From phones to watches, planes to jeans, some of the world’s biggest trade exhibitions are being cancelled due to the coronavirus outbreak.
More and more organisers are pulling events over fears of spreading the potentially deadly disease, with many thousands of attendees having to alter travel plans.
The most high-profile cancellation so far has been the Mobile World Congress, in Barcelona, which was due to take place at the end of this month.
BT, Ericsson, Facebook, LG, Nokia, Sony and Vodafone were among the major brands visitors were hoping to see.
The event usually attracts more than 100,000 people, with an estimated 6,000 of them travelling from China.
It’s not the only technology event that has been cancelled due to the outbreak.
Cisco Live, set to take place in Melbourne at the beginning of March, with more than 8,500 people expected to attend, has also been called off.
The annual get-together for the US networking firm normally puts customers in front of engineers and executives, has training sessions, and evening entertainment events. Networking about networking, if you will.
But a message on the event’s website said: “Our customers, partners and employees are our top priority and we strongly believe this is the right decision given the current circumstances. Our thoughts are with those directly impacted by this situation.”
Time to move on
Earlier this month Switzerland’s largest watchmaker Swatch cancelled its “Time to Move” summit for the media and retailers due to the coronavirus.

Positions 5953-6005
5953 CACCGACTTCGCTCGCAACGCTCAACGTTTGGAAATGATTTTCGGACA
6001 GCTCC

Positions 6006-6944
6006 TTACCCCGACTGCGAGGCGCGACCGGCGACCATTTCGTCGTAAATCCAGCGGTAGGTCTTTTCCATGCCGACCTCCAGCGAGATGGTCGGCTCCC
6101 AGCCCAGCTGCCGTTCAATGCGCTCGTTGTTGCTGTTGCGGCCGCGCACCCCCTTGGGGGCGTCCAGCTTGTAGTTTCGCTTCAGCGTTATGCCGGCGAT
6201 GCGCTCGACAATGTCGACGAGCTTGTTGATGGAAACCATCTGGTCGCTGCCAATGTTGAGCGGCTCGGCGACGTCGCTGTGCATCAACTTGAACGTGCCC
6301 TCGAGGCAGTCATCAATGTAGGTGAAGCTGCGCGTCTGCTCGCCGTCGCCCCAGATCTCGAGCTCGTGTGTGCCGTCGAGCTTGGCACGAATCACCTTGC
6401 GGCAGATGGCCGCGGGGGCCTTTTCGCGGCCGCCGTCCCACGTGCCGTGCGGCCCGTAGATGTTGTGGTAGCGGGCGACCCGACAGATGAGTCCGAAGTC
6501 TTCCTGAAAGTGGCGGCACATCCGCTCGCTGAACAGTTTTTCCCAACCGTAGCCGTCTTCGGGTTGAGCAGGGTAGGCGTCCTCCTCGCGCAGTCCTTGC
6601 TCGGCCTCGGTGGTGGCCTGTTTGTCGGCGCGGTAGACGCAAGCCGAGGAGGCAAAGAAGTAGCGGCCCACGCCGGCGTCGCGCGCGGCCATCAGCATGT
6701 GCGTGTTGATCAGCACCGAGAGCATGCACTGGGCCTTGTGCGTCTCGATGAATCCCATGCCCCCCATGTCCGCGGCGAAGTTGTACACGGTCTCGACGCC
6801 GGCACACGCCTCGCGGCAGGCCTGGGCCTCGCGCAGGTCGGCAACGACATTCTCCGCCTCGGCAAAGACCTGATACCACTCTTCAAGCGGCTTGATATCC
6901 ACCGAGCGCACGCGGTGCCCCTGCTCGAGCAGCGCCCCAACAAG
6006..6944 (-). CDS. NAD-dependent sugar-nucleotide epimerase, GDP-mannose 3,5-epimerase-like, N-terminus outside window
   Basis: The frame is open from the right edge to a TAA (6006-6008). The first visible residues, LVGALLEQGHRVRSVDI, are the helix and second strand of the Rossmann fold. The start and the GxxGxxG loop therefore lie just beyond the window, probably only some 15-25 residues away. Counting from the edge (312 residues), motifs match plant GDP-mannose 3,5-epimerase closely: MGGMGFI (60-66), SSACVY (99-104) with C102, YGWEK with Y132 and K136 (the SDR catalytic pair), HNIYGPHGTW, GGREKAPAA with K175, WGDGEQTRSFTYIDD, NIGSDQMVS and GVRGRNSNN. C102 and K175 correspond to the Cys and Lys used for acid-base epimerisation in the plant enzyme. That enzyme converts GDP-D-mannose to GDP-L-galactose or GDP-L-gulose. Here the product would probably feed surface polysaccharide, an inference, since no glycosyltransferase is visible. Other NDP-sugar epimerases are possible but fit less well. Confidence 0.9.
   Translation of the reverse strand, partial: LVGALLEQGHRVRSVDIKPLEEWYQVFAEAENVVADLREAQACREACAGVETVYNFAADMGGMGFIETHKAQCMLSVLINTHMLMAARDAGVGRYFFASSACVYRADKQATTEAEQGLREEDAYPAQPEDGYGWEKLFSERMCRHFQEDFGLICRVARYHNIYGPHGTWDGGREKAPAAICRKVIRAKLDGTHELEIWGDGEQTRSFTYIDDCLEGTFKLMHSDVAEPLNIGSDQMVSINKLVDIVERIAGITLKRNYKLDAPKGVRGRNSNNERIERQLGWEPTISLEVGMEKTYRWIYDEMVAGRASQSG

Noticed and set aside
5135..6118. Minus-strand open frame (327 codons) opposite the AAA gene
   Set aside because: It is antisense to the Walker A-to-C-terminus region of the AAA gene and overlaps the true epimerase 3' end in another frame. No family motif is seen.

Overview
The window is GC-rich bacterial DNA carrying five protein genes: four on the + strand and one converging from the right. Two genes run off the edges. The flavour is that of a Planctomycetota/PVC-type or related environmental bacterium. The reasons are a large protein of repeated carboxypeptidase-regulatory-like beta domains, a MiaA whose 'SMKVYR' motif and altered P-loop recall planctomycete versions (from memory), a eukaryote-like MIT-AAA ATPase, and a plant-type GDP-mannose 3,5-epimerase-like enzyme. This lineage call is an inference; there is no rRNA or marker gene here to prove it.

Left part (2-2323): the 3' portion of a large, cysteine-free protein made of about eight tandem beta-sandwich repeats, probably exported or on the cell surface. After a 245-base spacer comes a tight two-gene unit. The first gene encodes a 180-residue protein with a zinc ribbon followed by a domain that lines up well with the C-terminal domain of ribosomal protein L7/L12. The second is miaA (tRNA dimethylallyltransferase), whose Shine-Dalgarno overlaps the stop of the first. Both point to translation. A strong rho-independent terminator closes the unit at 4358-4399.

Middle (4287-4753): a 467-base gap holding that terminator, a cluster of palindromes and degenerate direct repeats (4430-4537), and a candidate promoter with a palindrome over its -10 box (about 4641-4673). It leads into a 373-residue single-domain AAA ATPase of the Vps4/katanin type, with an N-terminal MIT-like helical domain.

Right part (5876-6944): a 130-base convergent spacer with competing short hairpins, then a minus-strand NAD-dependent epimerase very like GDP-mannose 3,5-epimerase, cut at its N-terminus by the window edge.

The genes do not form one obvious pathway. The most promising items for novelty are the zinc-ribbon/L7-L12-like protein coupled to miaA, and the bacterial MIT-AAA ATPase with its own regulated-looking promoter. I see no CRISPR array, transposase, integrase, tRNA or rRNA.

The exhibition of the firm’s new luxury products was scheduled to take place in Zurich in the first week of March.
Swatch owns a host of luxury brands including Omega, Tissot, and Longines.
However, the group said it wanted to “guarantee the welfare” of guests, partners and colleagues.
The fashion industry has also been affected by coronavirus as the Kingpins denim trade fair in Hong Kong has been called off.
The event’s organisers said the show, scheduled for mid-May, would not go ahead because: “We are very concerned about the situation in China and understand that many of our exhibitors and attendees are dealing with extreme difficulties and uncertainty due to efforts to contain the spread of the virus.”
While still going ahead, Asia’s biggest air show, which is taking place this week, has been overshadowed by the outbreak.
The Singapore Airshow, which takes place every two years, attracts hundreds of global aerospace firms as they exhibit their latest products and hope to strike multi-million dollar deals.
The number of exhibitors pulling out of the show has topped 70, including some of the biggest names in the aerospace industry, including US giant Lockheed Martin and Canada’s Bombardier.
“I’ve never seen it so quiet,” said Jon Grevatt, Asia-Pacific defence industry analyst for military guide Jane’s.
“Many of the companies that are here are on site without senior executives from the home countries attending. That means customer meetings and the normal industry chatter won’t happen this year,” he added.
A major business event that has not yet been impacted by the outbreak is the Geneva International Motor Show.
The show, which is due to take place 5-15 March, is one of the most important events in the motor industry calendar, as the platform for some of the world’s most high-profile new car launches.
The show’s organisers said it was working closely with health authorities to ensure that staff, exhibitors and visitors are protected from infection. It added: “So far no exhibitor has cancelled because of the outbreak of the virus.”
Sporting events have also been hit, with the 2020 Chinese Grand Prix being postponed.